When I was young I used to love travelling. Nothing else would excite me more than getting to know different cultures and languages and trying all sorts of different foods.
It was all very good and I didn’t miss my family too much but I really craved for my mamma’s minestrone! That was a serious issue as I remember continuously day dreaming about having spoonfuls of minestrone with all those chunky and flavourful pieces of vegetable fresh from the garden, the thick maltagliati and rustic pasta she used to add and those fat and chubby borlotti beans… gosh how could you beat that?
And this is how they hook you, you know. Mamma knows only too well that you cannot possibly manage without their home cooked goodness. So it is a clever way of keeping you close. And Italians are always ruled by their pancia (stomachs)!
And I was certainly not the only one as many Italian children always look forward to going back home for their mamma’s food. Because in Italy la mamma is la mamma! She is the core of the family. They say it is the mamma that keeps the entire family together.
Although life has changed and many women go back to work these days and cannot spend all their time cooking, taking time to prepare a decent meal and sitting all together at the table is still a very important and much valued part of Italian life.
From adults to bambini, they all eat together (and strictly the same foods!) and learning to feed a family is considered a skill and a passion that is passed down from generation to generation. And food is no laughing matter. Italians take their food seriously, very seriously! So be careful when you say what lasagne should be made of!
An Italian mum never sees cooking as a plain boring job to feed the family. All her feelings, love, passion and experiences go into the food itself so she becomes part of the recipe and this is what happens when food is made with love. I remember that my mamma’s minestrone tasted of mamma!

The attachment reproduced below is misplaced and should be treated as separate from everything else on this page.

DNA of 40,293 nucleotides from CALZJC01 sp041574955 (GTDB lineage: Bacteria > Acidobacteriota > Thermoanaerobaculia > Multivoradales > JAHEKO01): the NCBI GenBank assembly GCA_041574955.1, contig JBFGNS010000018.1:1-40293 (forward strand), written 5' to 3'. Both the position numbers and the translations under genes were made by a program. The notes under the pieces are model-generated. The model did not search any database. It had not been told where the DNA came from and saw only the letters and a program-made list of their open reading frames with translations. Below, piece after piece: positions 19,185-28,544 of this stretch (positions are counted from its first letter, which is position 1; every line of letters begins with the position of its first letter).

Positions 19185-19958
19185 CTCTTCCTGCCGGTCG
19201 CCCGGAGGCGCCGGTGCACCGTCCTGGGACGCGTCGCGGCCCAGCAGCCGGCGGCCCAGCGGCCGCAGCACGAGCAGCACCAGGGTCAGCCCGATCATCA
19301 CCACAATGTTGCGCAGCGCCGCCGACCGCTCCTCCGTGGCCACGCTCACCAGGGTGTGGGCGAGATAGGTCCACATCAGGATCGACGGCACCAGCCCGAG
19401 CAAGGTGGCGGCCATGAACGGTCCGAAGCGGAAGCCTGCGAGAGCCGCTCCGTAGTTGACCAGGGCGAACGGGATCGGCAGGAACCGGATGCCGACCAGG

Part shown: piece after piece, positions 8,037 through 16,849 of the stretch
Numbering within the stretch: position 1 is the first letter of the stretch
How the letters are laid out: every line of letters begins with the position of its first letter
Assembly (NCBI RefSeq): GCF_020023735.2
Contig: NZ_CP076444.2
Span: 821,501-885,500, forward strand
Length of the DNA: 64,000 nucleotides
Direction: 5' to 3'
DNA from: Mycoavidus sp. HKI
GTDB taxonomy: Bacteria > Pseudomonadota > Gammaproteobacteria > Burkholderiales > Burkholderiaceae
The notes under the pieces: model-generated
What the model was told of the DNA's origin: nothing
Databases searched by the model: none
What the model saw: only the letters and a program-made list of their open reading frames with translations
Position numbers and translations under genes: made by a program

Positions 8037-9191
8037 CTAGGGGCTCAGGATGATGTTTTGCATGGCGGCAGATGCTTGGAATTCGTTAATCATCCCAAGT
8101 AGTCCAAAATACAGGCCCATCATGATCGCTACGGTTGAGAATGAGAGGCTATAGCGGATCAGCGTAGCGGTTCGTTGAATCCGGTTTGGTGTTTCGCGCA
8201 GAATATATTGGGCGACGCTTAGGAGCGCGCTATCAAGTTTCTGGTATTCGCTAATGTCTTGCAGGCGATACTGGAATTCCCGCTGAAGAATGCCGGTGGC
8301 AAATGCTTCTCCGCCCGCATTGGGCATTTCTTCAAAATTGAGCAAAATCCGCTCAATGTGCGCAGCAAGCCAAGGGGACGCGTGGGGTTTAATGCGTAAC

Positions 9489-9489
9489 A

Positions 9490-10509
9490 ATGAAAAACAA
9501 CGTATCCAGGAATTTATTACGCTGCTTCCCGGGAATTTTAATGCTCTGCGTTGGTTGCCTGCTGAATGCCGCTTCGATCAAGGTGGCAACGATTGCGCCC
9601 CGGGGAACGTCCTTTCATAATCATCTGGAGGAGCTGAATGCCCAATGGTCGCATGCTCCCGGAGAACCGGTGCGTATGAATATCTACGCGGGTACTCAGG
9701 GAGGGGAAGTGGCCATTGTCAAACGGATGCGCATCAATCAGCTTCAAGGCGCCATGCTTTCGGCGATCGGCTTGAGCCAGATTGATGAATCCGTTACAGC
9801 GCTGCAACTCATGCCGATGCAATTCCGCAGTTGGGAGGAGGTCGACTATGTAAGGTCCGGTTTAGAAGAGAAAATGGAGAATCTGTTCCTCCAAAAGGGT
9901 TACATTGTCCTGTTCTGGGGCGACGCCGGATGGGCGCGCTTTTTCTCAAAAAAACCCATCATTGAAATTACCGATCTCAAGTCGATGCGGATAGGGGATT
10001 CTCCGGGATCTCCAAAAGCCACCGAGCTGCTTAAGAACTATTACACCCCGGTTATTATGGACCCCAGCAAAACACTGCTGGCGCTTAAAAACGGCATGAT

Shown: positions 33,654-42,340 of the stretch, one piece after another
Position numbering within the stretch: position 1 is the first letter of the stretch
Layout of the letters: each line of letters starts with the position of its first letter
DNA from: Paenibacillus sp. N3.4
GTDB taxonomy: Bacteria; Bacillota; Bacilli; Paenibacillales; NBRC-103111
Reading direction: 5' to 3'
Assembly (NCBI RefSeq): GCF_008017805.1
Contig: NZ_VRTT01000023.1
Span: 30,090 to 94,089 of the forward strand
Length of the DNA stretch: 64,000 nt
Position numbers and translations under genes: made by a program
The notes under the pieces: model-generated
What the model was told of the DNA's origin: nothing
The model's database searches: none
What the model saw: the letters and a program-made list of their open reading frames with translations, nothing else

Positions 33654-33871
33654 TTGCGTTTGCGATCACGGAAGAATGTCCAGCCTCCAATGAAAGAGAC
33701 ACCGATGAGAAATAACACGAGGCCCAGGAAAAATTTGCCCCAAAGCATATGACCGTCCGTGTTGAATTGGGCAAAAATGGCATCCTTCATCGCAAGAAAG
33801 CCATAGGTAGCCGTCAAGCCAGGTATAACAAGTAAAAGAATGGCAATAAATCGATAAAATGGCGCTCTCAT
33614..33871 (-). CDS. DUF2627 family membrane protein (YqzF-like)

Mamma knows that beautiful and healthy food will result in her children growing healthy and strong. And if that is not important than what else could be in life? We all want the best for our children and cooking for them is one of the greatest ways to show that we care and love them.
I grew up watching my mum constantly washing, scraping vegetables. She would be up at the crack of dawn to dig vegetables in the field and then prepare them. The table would always be full of muddy fresh vegetables from the field. I used to think: “she is mad I would never do that! I’d rather do something else with my life!” And here I am today doing just the same! It must be in the Italian genes.
Vegetables were everywhere and many would end up in soups or minestroni. Nothing could beat a freshly made soup made by mamma. Meals are usually uncomplicated and simple dishes are put together with care and love. Her reward is when every plate is wiped clean and every stomach is satisfied. Nothing can beat that!
Everything turned into this fabulous rustic green bean soup full of goodness. Healthy and refreshing, I could eat this every day 🙂
VIVA LA MAMMA!